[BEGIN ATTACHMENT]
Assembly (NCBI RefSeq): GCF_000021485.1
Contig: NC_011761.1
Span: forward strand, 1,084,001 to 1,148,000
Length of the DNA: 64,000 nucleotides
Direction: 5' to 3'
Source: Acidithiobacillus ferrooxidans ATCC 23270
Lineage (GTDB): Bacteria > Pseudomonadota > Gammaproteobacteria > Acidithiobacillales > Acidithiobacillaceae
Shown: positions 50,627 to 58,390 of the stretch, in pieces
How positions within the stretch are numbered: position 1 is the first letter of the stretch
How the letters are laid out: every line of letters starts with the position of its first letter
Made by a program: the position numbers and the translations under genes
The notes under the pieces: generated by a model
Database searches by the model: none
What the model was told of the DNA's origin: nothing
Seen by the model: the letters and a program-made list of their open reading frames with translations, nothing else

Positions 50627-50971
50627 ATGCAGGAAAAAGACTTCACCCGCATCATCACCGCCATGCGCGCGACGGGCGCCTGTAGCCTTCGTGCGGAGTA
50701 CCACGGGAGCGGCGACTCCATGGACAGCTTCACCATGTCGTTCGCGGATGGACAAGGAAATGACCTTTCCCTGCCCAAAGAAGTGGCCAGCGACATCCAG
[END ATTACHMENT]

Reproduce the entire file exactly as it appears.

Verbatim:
Assembly (NCBI RefSeq): GCF_000021485.1
Contig: NC_011761.1
Span: forward strand, 1,084,001 to 1,148,000
Length of the DNA: 64,000 nucleotides
Direction: 5' to 3'
Source: Acidithiobacillus ferrooxidans ATCC 23270
Lineage (GTDB): Bacteria > Pseudomonadota > Gammaproteobacteria > Acidithiobacillales > Acidithiobacillaceae
Shown: positions 50,627 to 58,390 of the stretch, in pieces
How positions within the stretch are numbered: position 1 is the first letter of the stretch
How the letters are laid out: every line of letters starts with the position of its first letter
Made by a program: the position numbers and the translations under genes
The notes under the pieces: generated by a model
Database searches by the model: none
What the model was told of the DNA's origin: nothing
Seen by the model: the letters and a program-made list of their open reading frames with translations, nothing else

Positions 50627-50971
50627 ATGCAGGAAAAAGACTTCACCCGCATCATCACCGCCATGCGCGCGACGGGCGCCTGTAGCCTTCGTGCGGAGTA
50701 CCACGGGAGCGGCGACTCCATGGACAGCTTCACCATGTCGTTCGCGGATGGACAAGGAAATGACCTTTCCCTGCCCAAAGAAGTGGCCAGCGACATCCAG